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Topic: Detecting Microphone Use (Read 1 time) previous topic - next topic

revilo951

Hello Everyone,

Any practical suggestions for detecting microphone use before an amp? I have a lot of microphones that I would like to be able to detect which individual one is being used, before they go into a marshaling board, as after that point, i cannot tell at the level of detail that I need.

And yes, these mics are already in place, and adding an extra wire to the switch on the mic is not a practical option, although it would be nice. So it has to be monitoring for a signal. I have around 60 inputs to monitor.

Thanks in advance for any suggestions!

revilo951

=(
Has anyone got any ideas?

Grumpy_Mike

You might get a better responce if it was clearer what you wanted to acheave.
What do you mean by microphone use? Please give an example.

revilo951

Right you are - sorry about that!

These are hand-held mics (similar to a cb microphone used on mounted units on trucks etc except without a speaker), and they have a switch on them that is depressed to activate the mic. There is no way of running another wire to the switch on the mic, which would be the ideal way to do it. I was hoping I would be able to detect somehow the AC signal that the voice generates. I want to light an LED when the mic is in use. If it flickers on an off between words etc, that is fine (well a delay would fix that, actually :) )

Hopefully, that is enough information? Let me know if its not.

Thanks!

kourpetis

i had this code to an other projrct of mine,

adjust the thresshold value to your mic.

it will work for all analog ins in any arduino .


Code: [Select]

/*
microphone sketch

SparkFun breakout board for Electret Microphone is connected to analog pin 0
*/

int           currentState = 0; //the default state
int           wait         = 100; //no need to wait, nothing has happened yet
int           flag         =0;
const int ledPin = 13;            //the code will flash the LED in pin 13
const int middleValue = 512;      //the middle of the range of analog values
const int numberOfSamples = 16;  //how many readings will be taken each time

int sample;                       //the value read from microphone each time
long signal;                      //the reading once you have removed DC offset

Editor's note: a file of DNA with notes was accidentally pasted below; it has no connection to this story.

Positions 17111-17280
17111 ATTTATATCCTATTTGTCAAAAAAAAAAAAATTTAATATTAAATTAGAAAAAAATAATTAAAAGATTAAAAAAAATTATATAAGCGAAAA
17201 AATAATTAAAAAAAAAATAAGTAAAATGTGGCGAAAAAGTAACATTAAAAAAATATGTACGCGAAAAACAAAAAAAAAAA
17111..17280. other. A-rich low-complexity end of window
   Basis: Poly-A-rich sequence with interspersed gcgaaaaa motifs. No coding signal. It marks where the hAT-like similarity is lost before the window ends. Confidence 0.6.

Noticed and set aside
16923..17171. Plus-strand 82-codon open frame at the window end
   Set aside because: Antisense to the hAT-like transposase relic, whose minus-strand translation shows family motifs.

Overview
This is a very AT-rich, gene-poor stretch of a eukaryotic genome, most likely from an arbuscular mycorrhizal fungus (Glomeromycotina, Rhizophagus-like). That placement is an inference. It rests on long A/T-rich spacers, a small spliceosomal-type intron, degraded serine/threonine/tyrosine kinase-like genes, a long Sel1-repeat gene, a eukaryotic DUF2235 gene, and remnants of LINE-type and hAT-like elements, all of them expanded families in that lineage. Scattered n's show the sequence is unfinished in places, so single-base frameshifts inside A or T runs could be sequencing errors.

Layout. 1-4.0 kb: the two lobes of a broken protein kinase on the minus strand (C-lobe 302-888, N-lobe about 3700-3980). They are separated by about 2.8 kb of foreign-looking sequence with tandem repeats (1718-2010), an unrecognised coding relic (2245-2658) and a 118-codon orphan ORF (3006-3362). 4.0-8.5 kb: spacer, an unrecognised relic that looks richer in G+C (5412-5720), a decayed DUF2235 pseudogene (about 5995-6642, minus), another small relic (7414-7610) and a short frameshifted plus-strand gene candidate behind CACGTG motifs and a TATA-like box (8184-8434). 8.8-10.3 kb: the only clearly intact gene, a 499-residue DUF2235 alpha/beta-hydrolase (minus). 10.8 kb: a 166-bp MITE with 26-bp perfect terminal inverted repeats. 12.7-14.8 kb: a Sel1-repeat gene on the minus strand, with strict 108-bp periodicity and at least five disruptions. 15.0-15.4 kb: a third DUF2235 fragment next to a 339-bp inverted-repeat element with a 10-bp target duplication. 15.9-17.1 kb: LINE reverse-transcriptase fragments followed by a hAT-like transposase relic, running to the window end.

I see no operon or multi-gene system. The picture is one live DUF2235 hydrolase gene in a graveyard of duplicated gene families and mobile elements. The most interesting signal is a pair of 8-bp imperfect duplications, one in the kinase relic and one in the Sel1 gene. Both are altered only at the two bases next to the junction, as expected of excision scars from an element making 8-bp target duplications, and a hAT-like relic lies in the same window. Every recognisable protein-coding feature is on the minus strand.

long averageReading;              //the average of that loop of readings

long runningAverage=0;          //the running average of calculated values
const int averagedOver= 4;     //how quickly new values affect running average
//bigger numbers mean slower

const int threshold=32000;        //at what level the light turns on

void setup() {
  pinMode(ledPin, OUTPUT);
  Serial.begin(9600);
}

void loop() {
  long sumOfSquares = 0;
  for (int i=0; i<numberOfSamples; i++) { //take many readings and average them
    sample = analogRead(0);               //take a reading
    signal = (sample - middleValue);      //work out its offset from the center
    signal *= signal;                     //square it to make all values positive
    sumOfSquares += signal;               //add to the total
  }
  averageReading = sumOfSquares/numberOfSamples;     //calculate running average
  runningAverage=(((averagedOver-1)*runningAverage)+averageReading)/averagedOver;

  if (runningAverage>threshold){         //is average more than the threshold ?
    digitalWrite(ledPin, HIGH);    //if it is turn on the LED
  }
  else{
    digitalWrite(ledPin, LOW);           //if it isn't turn the LED off
  }
}

Grumpy_Mike

A switch in the microphone will disconnect something. However, that something depends on what type of microphone you have.
It should be possible to detect the effect of that switch on the impedance of the line and not have to rely on and signal from speaking. I would do some measurements with a voltmeter and oscilloscope to determine what effects you can see with you your specific microphone.

Detecting a minimum signal to activate something on a sound system is known as a squelch circuit.

revilo951

Thanks a lot everyone, this gives me a lot to work with. I will report back!

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